This is all good – “GOOD CONSTRUCTIVE COMMENTS”
Food for thought Martin one of the good sides of a Forum is ‘You meet people from all over the world’ but this does have a drawback.
When people give advice; the people giving the advice don’t know the capabilities of the person receiving the advice – How true and, this was the case when I was giving you advice about your hull build.
If we had known each other personally, I could have assessed/known how good of a builder you are. Must admit John, even I was surprised how well the hull turned out.
This may have altered your thoughts on your build.
When we first discussed diagonal planking; and the materials to use and the procedure to use; I for all my sins have to be excused because I took you as a complete novice. When I posted that thread re “Fibreglassing a Hull”, it was because, this is how things are done these days. The procedures for building and materials have changed over the last 30 years since I last built a hull. Having said that, I asked questions as a Novice would, hoping that I would get clear and precise instructions on the best way to proceed using todays methods and you VERY willingly provided such information with NO obligations and am very grateful for you in doing so I was expecting the planking to have some unevenness I do have some and also to have a certain amount of large gaps –no gaps just shear luck WRONG!!!!! So here we go, this is for anyone else who is interested also.
First of all, think of the material that you are going to be planking with; in your case it was 1/16 planking. This doubled up for the two skins and equates to ⅛ inch thick hull.The material I used doubled up to 1.2mm which I believe made it just over 1/16th When we look at this and think about the strength of this actual build – you have produced a very, very strong hull – near enough ‘bullet proof’. I wouldn't go that far but strong none the less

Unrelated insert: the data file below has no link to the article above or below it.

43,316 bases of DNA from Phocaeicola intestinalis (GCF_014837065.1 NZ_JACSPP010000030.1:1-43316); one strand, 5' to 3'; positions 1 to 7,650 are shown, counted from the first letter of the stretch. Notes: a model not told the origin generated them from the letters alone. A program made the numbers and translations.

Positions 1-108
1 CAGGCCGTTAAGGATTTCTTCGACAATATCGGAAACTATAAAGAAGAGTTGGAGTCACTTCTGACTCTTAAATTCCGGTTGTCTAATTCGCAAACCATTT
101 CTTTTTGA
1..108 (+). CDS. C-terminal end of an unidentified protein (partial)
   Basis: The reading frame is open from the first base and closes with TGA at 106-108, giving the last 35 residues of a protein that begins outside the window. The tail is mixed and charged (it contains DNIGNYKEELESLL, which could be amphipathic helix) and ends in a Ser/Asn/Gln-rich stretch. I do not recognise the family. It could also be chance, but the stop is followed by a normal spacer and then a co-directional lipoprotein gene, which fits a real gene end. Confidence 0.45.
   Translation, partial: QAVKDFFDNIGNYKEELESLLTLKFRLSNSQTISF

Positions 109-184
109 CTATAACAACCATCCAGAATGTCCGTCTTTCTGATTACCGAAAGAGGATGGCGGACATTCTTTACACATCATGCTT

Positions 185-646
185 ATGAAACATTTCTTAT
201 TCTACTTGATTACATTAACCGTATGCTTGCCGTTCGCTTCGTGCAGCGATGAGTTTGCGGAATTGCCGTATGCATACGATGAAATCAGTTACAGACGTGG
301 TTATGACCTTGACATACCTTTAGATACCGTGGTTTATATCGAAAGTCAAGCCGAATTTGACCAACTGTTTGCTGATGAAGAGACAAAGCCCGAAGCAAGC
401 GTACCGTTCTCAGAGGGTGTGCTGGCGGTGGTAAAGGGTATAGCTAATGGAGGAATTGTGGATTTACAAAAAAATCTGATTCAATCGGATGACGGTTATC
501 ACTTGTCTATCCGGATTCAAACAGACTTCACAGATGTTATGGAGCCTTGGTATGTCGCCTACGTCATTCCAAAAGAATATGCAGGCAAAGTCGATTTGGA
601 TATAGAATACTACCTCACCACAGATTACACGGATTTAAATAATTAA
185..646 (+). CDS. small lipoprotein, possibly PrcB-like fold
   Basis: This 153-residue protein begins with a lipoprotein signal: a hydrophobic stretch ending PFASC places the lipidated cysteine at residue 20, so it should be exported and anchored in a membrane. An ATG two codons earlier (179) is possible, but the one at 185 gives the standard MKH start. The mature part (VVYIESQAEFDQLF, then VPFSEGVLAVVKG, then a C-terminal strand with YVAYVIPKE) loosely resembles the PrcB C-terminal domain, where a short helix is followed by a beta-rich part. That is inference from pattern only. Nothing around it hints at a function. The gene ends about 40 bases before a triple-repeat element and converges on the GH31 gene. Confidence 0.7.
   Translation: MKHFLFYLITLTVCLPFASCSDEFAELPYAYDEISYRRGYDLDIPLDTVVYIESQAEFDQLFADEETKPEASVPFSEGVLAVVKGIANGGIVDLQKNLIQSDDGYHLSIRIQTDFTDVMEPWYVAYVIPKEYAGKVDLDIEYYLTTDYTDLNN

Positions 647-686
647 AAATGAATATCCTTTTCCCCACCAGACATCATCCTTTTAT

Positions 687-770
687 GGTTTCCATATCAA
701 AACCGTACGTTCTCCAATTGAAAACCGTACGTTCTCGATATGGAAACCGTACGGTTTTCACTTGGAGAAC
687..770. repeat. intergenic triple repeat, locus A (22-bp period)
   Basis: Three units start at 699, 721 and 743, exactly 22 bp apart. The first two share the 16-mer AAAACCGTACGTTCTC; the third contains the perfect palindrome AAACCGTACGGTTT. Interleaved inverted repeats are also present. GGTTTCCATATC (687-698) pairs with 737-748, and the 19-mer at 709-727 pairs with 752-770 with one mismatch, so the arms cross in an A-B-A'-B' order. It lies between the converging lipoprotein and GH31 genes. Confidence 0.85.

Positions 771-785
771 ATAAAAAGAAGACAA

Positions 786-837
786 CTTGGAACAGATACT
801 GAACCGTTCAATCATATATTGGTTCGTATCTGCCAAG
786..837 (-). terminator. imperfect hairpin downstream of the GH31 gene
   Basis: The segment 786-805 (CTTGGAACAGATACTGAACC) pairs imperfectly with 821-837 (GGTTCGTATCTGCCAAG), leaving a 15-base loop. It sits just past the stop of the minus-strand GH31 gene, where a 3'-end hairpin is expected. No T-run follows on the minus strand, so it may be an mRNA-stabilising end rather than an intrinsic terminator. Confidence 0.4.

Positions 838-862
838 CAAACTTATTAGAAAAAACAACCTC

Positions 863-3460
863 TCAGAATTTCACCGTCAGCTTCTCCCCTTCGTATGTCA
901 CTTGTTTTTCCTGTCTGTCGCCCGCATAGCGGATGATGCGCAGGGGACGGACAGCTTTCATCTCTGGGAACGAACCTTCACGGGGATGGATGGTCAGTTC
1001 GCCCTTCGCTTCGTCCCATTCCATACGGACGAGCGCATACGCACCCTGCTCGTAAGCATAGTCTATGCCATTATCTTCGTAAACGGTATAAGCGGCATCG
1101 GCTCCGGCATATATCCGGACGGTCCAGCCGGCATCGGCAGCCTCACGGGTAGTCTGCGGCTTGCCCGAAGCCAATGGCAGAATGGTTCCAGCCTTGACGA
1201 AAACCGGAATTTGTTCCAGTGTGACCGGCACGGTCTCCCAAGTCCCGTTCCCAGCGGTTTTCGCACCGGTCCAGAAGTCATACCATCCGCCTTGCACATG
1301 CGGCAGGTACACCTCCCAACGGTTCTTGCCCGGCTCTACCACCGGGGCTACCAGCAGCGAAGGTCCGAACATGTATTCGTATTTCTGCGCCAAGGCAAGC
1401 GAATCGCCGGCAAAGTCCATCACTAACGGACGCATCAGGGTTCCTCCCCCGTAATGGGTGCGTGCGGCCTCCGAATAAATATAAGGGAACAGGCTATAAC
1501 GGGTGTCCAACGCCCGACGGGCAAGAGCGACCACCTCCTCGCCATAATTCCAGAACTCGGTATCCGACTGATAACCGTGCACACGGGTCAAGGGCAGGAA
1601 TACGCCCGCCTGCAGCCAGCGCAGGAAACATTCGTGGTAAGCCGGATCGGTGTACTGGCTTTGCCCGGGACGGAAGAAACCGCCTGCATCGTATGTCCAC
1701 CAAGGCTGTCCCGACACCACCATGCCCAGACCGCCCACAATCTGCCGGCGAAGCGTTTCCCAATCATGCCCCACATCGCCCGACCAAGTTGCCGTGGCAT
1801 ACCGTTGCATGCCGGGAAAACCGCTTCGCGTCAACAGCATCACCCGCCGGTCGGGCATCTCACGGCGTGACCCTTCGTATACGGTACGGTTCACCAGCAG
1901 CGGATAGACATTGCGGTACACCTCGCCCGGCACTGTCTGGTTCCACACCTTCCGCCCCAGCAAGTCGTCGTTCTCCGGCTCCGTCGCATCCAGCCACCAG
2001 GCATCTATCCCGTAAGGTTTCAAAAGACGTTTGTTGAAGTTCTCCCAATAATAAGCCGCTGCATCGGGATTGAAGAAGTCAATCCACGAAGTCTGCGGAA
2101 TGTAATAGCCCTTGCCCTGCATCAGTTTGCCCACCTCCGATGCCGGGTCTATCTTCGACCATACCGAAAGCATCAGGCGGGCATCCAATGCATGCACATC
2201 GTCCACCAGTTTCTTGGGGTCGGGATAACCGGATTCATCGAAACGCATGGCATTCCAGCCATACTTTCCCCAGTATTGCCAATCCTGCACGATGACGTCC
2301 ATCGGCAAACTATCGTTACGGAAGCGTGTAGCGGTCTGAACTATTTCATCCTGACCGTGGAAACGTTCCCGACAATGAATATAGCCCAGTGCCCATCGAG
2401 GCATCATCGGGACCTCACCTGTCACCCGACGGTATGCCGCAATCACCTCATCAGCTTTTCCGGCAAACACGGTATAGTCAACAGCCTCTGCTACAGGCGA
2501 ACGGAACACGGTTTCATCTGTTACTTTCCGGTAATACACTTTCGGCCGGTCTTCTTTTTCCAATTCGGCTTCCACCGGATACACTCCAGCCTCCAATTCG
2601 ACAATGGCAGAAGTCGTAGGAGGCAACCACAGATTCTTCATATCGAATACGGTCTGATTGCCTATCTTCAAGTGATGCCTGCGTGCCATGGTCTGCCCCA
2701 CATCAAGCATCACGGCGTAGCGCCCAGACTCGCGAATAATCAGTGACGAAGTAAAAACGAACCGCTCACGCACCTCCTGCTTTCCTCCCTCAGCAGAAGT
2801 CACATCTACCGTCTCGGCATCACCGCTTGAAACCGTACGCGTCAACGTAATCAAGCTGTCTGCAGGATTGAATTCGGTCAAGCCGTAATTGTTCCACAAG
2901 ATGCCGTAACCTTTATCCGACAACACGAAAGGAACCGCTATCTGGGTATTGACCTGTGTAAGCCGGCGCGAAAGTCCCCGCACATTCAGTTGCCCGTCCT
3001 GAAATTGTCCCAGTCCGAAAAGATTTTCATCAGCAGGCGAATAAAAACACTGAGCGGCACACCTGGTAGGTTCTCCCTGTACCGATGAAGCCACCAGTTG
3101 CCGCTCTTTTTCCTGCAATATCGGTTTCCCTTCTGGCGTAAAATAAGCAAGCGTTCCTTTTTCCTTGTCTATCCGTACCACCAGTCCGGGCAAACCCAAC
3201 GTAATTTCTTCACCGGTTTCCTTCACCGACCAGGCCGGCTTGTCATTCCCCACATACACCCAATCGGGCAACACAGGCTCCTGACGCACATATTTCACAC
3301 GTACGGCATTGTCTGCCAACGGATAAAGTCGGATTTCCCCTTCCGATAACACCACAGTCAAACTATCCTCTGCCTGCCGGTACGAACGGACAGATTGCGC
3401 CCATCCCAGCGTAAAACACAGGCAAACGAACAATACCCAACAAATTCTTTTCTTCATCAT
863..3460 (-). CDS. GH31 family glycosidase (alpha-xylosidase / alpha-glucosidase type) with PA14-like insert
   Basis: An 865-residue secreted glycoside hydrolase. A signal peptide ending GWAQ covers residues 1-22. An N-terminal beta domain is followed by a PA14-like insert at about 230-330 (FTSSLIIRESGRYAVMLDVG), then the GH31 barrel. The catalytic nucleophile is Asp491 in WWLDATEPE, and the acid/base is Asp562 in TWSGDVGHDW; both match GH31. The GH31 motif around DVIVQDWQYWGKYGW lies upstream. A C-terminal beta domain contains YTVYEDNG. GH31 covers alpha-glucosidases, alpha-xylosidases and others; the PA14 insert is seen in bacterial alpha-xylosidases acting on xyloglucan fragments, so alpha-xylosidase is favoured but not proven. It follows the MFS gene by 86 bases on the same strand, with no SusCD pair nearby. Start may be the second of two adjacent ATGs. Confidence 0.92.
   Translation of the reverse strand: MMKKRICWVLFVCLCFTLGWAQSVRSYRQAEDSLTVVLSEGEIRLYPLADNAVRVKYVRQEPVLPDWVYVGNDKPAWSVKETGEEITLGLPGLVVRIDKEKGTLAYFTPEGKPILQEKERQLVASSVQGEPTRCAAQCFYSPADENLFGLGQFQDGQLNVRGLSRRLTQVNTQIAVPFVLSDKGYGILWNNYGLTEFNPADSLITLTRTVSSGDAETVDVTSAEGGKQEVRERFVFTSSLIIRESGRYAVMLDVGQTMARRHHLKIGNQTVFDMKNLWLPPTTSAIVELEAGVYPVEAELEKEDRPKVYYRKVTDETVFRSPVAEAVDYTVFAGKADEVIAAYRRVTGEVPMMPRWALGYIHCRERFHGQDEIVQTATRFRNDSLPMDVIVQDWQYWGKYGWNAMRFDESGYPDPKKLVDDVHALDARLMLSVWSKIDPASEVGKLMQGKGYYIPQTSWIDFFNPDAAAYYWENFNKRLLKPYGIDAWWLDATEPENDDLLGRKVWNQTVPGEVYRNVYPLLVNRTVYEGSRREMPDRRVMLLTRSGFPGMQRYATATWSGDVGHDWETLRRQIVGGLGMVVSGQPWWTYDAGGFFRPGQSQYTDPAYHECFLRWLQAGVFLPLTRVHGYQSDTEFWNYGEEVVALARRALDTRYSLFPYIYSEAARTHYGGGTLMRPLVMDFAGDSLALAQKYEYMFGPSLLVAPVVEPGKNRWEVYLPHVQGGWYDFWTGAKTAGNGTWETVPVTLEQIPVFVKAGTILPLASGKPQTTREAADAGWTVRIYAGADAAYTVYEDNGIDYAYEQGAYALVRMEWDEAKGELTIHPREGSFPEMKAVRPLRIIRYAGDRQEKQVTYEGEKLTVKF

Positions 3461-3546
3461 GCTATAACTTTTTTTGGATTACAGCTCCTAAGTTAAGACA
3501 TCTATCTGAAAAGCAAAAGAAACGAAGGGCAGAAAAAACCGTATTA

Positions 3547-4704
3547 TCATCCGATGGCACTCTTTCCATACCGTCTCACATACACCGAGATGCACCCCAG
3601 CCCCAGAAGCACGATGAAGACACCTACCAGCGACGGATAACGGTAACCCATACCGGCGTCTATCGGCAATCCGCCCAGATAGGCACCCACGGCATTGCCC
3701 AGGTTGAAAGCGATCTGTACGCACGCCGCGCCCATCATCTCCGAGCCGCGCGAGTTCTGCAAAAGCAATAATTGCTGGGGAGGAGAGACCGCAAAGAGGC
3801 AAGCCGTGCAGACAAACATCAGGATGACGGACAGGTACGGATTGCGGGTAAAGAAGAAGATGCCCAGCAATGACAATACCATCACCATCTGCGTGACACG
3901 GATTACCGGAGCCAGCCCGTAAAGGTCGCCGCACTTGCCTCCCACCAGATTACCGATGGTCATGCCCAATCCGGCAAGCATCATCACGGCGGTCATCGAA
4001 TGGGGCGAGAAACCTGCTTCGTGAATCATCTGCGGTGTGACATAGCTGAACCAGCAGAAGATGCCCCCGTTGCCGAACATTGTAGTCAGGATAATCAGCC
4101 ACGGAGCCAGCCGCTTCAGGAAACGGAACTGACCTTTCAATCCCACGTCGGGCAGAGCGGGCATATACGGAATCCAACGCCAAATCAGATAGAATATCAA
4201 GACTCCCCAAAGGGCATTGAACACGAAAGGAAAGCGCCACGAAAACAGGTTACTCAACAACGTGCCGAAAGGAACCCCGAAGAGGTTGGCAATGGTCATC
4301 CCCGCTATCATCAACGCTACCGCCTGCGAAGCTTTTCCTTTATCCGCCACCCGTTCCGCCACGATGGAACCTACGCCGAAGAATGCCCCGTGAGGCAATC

This is because of the makeup of the actual material you have used and also the way you have applied it.
I bet now, if you took the boat, you could literally bounce this then youacross a concrete floor without any damage DON’T TRY THIS THOUGH proceeded to coat it with another extremely strong material – woven roven or woven matting – and coated that in resin.
Now, if we can stop there and just think about why we are using the woven roven in the resin; because it is going to increase the strength even more to a hull that doesn’t really need strengthening any more. What we should have done is, just give the hull two or three coats of epoxy resin. Not polyester resin, but, epoxy.
This epoxy would have penetrated the first layer of your hull’s outer layer of plywood planking ONLY to the glue bond of the plywood.
Effectively it would create a good true seal from exterior environments. This would have been all that would have been required on this type of hull.
Sorry my mate, but don’t bother trying to remove what you have already done. Dress it up as per plan; and you are going to have a slightly heavier hull – but, immensely strong!!!! Actually the hull with the glass on it, is still lighter than the Mk 1 hull as I used to build a long time ago – SEE – your method has worked
Nothing to be sorry about John, as it was still my decision on how to proceed. When one asks for advice, it is up to that person as to whether he/she uses such information. You provided an idea and I was keen to try it out having never constructed in this method before.
So, DickyD thanks for your support but if John thinks he had upset me with those comments NO WAY. It is those type of comments I seek on this Build Thread – Good Constructive Comments.
The comments can only help me with my build and can be a guide to the Newbie along with other modelers having similar problems/mishaps.
So, having said that – Keep It Coming – I Love It.
Martin doon under